Back to website

Christopher Booker's notebook
(Filed: 29/02/2004)

A battle lost, a war to win
Mr Speaker stifles the bovine TB inquisition
MPs gun for the wrong gang
Welsh wizards make money vanish

A battle lost, a war to win

A ruling by the European Court of Human Rights in Strasbourg last week brought closer the day when our Government and courts must decide whether they will send a man to prison for flouting the EC's metrication laws, opposed by 90 per cent of the British people.

After the ECHR refused to hear the case of the five "metric martyrs", convicted in Britain on criminal charges of selling goods in pounds and ounces, the original "martyr" Steve Thoburn, a Sunderland greengrocer, whose crime was to sell "a pound of bananas", defiantly stated: "I object so strongly to this interference in the way I serve my customers just because of a law passed in another country by people we did not elect that I shall continue to sell in pounds and ounces if my customers want it. If I am prosecuted again, I will not pay any fine and they can put me in prison."

The "metric martyrs" case became so notorious, following Sunderland's prosecution of Mr Thoburn in 2000, that the five "martyrs" remain the only traders charged with offences under the EC's metrication and price-marking rules.

Although the ECHR's contemptuous rejection of their case may look like a defeat, the bizarre fact remains that every day millions of criminal offences are committed all over Britain, as shopkeepers and supermarkets continue to sell and advertise goods in breach of the law. As Neil Herron, the former Sunderland trader who led the "martyrs" campaign points out, "It is now going to be virtually impossible for the Government to enforce the law."

"If Sunderland trading standards officials wish to prosecute Mr Thoburn again," Mr Herron claims, "under the terms of the Government's enforcement concordat, which guarantees that the law must be applied consistently to everyone, councils across the country would be obliged to take similar action against all other traders breaking the law, including the supermarkets." Every time a customer asks for goods in pounds and ounces and a shopkeeper does not measure them out in their metric equivalent, he is committing a criminal offence. The same applies to all signs in Tesco and other supermarkets which do not give greater prominence to metric weights than their imperial equivalents.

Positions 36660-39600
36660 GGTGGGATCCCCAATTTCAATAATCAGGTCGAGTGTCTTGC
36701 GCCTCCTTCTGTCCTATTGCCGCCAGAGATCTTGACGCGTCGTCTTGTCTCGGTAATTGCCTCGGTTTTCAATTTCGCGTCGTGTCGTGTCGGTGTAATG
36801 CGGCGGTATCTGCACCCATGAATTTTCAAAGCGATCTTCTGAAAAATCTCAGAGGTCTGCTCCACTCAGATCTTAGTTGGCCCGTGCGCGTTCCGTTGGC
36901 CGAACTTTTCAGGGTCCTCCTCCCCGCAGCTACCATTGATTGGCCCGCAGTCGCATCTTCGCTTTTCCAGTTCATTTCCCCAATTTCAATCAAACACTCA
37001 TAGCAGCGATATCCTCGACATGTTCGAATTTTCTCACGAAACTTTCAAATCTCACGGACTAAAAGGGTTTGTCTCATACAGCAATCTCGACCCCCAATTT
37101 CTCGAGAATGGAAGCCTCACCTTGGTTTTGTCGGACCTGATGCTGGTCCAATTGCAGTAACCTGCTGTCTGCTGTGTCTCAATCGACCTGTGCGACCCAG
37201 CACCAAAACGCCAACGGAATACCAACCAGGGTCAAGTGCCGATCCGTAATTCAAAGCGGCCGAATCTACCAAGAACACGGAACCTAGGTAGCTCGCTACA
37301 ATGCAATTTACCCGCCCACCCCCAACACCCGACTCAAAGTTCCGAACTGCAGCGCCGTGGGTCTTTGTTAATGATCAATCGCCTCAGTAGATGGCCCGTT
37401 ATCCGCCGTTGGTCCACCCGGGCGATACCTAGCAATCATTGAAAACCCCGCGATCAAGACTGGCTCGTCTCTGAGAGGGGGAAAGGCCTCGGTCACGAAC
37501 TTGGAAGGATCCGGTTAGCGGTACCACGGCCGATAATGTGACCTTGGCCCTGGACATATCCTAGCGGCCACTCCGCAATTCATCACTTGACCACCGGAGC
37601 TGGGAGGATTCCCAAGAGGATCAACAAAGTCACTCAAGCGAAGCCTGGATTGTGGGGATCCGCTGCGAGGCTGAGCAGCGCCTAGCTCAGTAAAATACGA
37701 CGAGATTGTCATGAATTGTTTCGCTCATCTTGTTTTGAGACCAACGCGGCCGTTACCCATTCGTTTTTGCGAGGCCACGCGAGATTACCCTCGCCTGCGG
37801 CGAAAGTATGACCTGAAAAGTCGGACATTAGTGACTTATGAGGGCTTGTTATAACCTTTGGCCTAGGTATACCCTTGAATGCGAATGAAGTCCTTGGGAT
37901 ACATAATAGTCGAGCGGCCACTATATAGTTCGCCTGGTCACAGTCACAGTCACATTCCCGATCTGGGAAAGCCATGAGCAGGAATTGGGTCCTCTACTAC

The legal battle which ended in Strasbourg last week has much wider implications than just a debate over weights and measures. The issue at its heart, which led to a historic judgment by Lord Justice Laws in the Court of Appeal, centred on who has the ultimate right to make Britain's laws: Westminster or Brussels? Laws conceded the Government's point that Parliament had abdicated the right to make laws to Brussels, but emphasised that Parliament cannot surrender its sovereignty because this belongs to the British people and cannot be given away.

Neil Herron was so fired up by this fight that he has, in four years, become one of the most effective grassroots political campaigners in the country. He is leading the campaign against John Prescott's plan to have a vote in the North-East later this year for the first elected regional government in England outside London. A series of local victories won by Mr Herron have thrown the Deputy Prime Minister's scheme into serious disarray.

Now Mr Herron plans to make the chaos of metrication a centrepiece of his campaign to be elected as an independent for the European Parliament next June. "I shall give the people of the North-East," he says, "the chance to vote on just one issue: who should govern Britain, Westminster or Brussels?"

If any readers wish to support Mr Thoburn and Mr Herron in their fight, messages and money can be sent to the Metric Martyrs Defence Fund, PO Box 526, Sunderland SR1 3YS.

Mr Speaker stifles the bovine TB inquisition

I reported last week that the Tory MP Owen Paterson, a front-bench agriculture spokesman, was planning on Tuesday to break the record for the largest number of written questions on a single subject ever tabled to ministers on one day. The purpose of his 300 serious and carefully crafted questions was to obtain information crucial to a better understanding of the crisis that now threatens our cattle industry as a result of the epidemic of bovine TB in Britain's soaring badger population.